In 1983, Mayor William Donald "Dud" Schaefer asked the legislature for $15 million to renovate Memorial Stadium. But it took weeks to approve it. In January 1984, Schaefer said, "We're not going to build a new stadium... We don't have the voters or taxpayer who can support a $60 million stadium." The inflation of the 1970s was so bad (How bad was it?), the cost of a new stadium had gone up 3 times in just 11 years.
On February 23, Irsay visited the Hoosier Dome, which was scheduled to open in August, and was very impressed. On March 2, 8 days later, NFL owners gave Irsay permission to move the Colts. He talked to Indianapolis, Phoenix, Jacksonville and Memphis, all of which he'd talked to before, and also to Birmingham, Alabama, although Legion Field was hardly a new stadium. He narrowed it down to Indianapolis and Phoenix. (Indianapolis was also talking to John Mecom, then the owner of the New Orleans Saints, about a local buyer bringing the Saints there, even though the Superdome was still new. He ended up selling the Saints to Tom Benson, who has kept them in N'Awlins.)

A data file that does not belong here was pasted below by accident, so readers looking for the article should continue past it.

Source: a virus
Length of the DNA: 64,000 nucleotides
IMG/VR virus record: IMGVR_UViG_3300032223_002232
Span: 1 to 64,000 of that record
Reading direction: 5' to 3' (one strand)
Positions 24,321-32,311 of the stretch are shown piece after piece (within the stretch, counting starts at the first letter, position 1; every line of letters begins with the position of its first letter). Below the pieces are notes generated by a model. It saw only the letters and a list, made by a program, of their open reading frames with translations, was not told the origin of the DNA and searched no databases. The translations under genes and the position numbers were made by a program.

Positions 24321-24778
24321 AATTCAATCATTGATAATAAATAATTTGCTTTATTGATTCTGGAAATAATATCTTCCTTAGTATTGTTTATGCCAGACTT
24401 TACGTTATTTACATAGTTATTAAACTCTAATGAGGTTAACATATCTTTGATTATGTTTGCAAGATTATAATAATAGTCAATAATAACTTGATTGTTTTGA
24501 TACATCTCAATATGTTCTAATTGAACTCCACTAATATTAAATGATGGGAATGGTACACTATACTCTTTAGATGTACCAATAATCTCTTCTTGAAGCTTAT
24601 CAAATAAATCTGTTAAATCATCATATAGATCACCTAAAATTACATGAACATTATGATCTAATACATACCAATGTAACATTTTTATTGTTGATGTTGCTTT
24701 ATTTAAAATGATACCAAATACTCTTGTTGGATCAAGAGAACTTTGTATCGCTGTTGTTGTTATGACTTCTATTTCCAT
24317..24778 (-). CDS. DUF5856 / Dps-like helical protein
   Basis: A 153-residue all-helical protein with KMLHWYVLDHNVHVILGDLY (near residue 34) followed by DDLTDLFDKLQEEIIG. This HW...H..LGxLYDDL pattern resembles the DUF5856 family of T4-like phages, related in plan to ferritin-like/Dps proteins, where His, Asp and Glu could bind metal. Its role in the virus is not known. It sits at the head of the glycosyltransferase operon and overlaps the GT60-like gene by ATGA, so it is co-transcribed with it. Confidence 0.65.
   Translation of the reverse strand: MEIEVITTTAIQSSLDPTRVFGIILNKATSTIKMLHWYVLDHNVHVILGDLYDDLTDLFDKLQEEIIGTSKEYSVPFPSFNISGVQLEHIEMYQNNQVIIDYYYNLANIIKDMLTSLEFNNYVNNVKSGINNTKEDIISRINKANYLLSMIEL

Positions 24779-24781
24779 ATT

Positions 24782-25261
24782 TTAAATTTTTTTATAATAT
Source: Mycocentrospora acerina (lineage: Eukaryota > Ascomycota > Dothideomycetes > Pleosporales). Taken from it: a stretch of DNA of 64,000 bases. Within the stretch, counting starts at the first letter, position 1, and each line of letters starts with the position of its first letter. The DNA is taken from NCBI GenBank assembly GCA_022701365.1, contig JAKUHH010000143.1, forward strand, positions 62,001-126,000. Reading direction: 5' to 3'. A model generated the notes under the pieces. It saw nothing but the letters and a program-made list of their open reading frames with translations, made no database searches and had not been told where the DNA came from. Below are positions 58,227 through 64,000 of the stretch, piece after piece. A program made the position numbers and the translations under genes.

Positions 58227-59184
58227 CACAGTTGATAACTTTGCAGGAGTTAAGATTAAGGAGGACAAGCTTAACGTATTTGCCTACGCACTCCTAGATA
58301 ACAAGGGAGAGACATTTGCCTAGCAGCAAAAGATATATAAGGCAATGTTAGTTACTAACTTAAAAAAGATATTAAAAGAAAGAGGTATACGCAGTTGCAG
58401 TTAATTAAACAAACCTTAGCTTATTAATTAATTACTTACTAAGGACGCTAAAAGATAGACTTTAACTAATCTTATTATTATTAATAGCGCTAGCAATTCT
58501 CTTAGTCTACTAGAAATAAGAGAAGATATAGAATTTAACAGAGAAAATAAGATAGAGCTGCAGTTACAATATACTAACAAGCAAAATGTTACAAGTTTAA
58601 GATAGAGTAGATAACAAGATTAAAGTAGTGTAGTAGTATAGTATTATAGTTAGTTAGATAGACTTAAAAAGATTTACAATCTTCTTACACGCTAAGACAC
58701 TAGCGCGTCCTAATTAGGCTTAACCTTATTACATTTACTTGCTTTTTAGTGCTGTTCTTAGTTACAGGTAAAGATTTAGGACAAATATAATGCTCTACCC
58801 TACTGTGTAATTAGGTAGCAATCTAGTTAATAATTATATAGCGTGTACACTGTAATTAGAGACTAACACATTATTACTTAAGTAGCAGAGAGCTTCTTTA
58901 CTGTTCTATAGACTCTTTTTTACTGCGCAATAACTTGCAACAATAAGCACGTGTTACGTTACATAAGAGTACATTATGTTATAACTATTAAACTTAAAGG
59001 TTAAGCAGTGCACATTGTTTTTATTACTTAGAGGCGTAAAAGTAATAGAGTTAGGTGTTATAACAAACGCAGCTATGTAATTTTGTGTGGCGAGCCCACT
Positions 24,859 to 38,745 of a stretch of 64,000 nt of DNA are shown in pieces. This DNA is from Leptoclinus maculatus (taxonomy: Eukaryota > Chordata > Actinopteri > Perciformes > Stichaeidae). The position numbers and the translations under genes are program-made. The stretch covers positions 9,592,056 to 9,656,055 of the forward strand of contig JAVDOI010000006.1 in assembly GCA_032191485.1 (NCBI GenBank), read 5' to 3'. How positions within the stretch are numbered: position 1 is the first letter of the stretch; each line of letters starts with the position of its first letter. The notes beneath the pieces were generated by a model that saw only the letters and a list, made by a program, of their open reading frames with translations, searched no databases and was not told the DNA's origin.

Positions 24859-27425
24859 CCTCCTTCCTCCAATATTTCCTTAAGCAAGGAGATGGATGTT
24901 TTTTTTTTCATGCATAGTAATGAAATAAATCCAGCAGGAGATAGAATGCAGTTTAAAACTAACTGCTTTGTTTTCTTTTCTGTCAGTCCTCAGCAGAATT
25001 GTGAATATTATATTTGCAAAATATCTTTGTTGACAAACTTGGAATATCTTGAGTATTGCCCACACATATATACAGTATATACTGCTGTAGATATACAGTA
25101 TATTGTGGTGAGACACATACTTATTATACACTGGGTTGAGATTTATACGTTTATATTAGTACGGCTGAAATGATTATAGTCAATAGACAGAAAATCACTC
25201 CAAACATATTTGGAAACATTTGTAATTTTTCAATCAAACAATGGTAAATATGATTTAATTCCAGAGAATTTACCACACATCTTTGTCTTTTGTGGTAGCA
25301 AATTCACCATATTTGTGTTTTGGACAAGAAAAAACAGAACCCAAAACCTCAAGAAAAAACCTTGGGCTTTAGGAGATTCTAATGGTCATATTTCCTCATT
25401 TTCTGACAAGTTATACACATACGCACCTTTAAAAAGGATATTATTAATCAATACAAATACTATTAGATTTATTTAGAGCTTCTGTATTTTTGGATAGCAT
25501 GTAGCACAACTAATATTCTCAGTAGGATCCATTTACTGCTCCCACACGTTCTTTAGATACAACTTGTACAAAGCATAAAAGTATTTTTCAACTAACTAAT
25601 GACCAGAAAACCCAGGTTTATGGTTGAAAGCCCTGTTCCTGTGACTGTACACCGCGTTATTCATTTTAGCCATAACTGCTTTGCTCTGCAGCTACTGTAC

On March 27, the Maryland State Senate passed legislation giving the City of Baltimore the right to seize ownership of the Colts franchise by eminent domain. And that's why Irsay took the team and its stuff out of Owings Mills in the moving vans in the middle of the night on March 28-29: He was, as the old saying goes, one step ahead of the law. He also had all 15 moving trucks take different routes, in case the Maryland State Police stopped one of them, so they couldn't stop all of them.
As the team's lawyer, Michael Chernoff, put it, "They not only threw down the gauntlet, but they put a gun to his head and cocked it, and asked, 'Want to see if it's loaded?' They forced him to make a decision that day."